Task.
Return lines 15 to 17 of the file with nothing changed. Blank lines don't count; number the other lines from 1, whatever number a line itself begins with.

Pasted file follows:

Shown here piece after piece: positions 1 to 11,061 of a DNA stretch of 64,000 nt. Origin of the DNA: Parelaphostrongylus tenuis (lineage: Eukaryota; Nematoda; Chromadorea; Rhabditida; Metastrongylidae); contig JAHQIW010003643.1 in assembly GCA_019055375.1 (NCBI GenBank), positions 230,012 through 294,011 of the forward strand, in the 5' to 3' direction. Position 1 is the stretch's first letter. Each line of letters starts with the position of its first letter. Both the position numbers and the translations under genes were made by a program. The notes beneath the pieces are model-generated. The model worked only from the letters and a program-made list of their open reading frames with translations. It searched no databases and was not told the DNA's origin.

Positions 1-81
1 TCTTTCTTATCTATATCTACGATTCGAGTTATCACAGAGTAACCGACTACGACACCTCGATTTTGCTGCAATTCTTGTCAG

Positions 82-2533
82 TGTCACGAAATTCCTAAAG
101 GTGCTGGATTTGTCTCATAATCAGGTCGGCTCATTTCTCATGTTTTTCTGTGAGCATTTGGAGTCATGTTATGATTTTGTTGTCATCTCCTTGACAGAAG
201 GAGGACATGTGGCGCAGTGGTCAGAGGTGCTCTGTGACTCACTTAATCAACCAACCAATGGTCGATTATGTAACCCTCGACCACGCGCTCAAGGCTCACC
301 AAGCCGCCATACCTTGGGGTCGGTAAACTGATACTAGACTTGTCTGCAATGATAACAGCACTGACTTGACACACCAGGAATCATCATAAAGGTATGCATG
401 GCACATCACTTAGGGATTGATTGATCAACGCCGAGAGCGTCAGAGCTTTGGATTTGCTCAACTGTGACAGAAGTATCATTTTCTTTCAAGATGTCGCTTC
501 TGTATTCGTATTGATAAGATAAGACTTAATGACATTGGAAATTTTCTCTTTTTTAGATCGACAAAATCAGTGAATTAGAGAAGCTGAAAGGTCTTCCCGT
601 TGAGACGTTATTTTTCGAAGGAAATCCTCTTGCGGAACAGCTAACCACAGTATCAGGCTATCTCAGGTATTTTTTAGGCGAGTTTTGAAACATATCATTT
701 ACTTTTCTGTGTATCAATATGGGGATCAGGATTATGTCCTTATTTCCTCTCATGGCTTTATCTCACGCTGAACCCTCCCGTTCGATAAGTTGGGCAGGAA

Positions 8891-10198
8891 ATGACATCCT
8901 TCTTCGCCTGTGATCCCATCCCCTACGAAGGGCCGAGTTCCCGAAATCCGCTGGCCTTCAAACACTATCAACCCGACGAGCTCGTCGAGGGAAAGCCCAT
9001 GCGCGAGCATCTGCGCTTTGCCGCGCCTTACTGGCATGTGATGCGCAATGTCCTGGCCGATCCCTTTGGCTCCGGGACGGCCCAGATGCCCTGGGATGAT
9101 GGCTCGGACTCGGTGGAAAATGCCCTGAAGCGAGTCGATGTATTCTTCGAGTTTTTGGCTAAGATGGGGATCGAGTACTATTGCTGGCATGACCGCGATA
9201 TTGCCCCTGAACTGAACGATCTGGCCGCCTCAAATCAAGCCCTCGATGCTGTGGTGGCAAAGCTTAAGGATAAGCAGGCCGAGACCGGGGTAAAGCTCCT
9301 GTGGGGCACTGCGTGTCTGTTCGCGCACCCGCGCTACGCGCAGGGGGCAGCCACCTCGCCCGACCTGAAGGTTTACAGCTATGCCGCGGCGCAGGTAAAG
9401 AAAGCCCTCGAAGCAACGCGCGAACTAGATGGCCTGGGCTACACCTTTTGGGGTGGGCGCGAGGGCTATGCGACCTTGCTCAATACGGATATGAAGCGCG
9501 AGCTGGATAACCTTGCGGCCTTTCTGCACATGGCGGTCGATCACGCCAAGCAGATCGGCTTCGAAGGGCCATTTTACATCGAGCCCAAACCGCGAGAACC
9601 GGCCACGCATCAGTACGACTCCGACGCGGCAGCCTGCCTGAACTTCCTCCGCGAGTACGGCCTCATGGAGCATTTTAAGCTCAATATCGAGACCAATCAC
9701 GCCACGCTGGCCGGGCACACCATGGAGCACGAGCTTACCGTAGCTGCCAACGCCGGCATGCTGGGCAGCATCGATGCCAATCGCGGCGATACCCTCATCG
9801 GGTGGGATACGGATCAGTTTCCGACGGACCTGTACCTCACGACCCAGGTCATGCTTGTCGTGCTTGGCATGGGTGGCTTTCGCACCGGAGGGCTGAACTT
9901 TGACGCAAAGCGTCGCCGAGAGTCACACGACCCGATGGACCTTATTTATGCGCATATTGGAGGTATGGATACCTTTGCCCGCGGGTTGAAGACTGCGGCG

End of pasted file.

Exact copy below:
8901 TCTTCGCCTGTGATCCCATCCCCTACGAAGGGCCGAGTTCCCGAAATCCGCTGGCCTTCAAACACTATCAACCCGACGAGCTCGTCGAGGGAAAGCCCAT
9001 GCGCGAGCATCTGCGCTTTGCCGCGCCTTACTGGCATGTGATGCGCAATGTCCTGGCCGATCCCTTTGGCTCCGGGACGGCCCAGATGCCCTGGGATGAT
9101 GGCTCGGACTCGGTGGAAAATGCCCTGAAGCGAGTCGATGTATTCTTCGAGTTTTTGGCTAAGATGGGGATCGAGTACTATTGCTGGCATGACCGCGATA